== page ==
Department of Oncology & Department of Physics
University of Alberta, Edmonton, Canada
Using Mathematical Measures of Network Complexity and Image Analysis for Cancer Diagnostics and Therapy Design
In this talk I will describe my group’s research into two aspects of cancer diagnostics and therapeutics that can benefit from a quantitative analysis of two sets of empirical data: protein-protein interaction networks and histopathology slides from cancer patients. In both cases, the objective is to find appropriate quantification measures that can aid in the automated analysis of the data.
Each cancer type has its own molecular signaling network and we have investigated algebraic and topological indices for network complexity for protein-protein interaction networks of human cancers. Then, the automatic analysis of histopathology tissue slides will be discussed. The main avenue of cancer diagnosis is through manual examination of an expert pathologist via a process, which is often subjective and error-ridden. Testing the fractal dimension as a viable image feature can lead to a high level of confidence in the resultant classification. Using machine learning, specifically the support vector machine (SVM) method, the F1 score for classification accuracy of the 40X slides was found to be 0.979. This method has been also applied to a smaller set of brain cancer slides (Glioblastoma Multiforme) and near perfect classification has been obtained so it is possible to discriminates not only between benign and malignant samples, but also between grade II and grade III gliomas.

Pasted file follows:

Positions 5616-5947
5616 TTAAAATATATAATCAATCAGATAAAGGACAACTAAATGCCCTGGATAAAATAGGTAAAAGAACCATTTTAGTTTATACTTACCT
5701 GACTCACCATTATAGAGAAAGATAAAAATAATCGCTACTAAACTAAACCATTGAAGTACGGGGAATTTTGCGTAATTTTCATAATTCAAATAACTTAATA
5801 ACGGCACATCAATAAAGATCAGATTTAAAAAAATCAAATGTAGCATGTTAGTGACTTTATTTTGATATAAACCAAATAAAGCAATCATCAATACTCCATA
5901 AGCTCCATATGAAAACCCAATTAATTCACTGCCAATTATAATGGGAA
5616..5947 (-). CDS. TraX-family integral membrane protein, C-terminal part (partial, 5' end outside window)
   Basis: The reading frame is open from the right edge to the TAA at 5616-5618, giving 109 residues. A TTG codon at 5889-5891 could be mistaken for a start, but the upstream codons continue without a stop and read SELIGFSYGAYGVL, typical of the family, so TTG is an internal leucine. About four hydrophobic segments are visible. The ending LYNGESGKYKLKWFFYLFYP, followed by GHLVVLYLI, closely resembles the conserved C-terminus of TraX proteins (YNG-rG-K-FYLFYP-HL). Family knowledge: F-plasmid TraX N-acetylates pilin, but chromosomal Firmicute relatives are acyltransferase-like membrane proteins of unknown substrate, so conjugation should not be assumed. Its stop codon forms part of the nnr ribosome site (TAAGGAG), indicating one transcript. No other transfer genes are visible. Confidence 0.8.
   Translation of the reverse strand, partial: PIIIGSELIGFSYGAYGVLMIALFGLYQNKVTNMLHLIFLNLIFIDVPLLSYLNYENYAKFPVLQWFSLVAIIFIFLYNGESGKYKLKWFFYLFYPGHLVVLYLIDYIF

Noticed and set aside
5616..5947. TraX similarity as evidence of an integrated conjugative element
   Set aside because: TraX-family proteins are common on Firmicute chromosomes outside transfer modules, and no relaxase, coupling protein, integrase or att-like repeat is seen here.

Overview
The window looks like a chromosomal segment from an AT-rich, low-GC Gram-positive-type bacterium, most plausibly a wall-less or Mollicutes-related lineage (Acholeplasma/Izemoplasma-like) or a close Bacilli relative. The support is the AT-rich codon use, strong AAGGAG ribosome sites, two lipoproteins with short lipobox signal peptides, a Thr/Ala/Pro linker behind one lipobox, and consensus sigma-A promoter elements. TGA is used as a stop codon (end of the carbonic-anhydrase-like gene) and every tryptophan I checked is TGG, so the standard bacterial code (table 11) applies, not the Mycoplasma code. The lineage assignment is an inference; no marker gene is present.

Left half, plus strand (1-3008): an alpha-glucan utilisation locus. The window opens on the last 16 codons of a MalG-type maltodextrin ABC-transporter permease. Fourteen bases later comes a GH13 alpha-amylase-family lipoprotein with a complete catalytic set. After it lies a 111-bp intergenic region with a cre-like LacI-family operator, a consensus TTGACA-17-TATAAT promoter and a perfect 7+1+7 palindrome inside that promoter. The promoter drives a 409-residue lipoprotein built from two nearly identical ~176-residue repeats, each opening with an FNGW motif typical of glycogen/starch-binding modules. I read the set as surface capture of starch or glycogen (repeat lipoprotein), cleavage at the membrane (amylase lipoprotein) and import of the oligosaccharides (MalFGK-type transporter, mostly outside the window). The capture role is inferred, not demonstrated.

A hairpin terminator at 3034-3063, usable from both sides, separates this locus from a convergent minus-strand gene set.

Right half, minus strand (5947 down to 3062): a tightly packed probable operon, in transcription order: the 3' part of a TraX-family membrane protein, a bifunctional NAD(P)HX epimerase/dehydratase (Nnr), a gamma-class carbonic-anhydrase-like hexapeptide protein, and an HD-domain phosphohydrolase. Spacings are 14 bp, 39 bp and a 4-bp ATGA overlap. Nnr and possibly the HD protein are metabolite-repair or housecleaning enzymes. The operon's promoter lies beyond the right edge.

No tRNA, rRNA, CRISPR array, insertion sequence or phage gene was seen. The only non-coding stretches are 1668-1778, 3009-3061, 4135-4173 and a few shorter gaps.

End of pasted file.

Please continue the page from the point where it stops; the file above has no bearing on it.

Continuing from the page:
Jack Tuszynski is a Fellow of the National Institute for Nanotechnology of Canada. He is Full Professor in Experimental Oncology in the Department of Oncology at the University of Alberta’s Cross Cancer Institute and in the Department of Physics. He received the M.Sc. in Physics from the University of Poznan (Poland) in 1980 and the PhD in Condensed Matter Physics from the University of Calgary in 1983. He had visiting professorships in Germany, Denmark, France, Belgium, Israel and China. He has published over 400 peer-reviewed papers. In 2005 he was appointed to the prestigious Allard Research Chair in Oncology at the University of Alberta.
Jack Tuszynski heads a multi-disciplinary team creating “designer drugs” for cancer chemotherapy using computational biophysics methods. The goal of Tuszynski’s computational biophysics work is to create optimized drugs that would target cancerous cells with minimal side-effects to the healthy cells.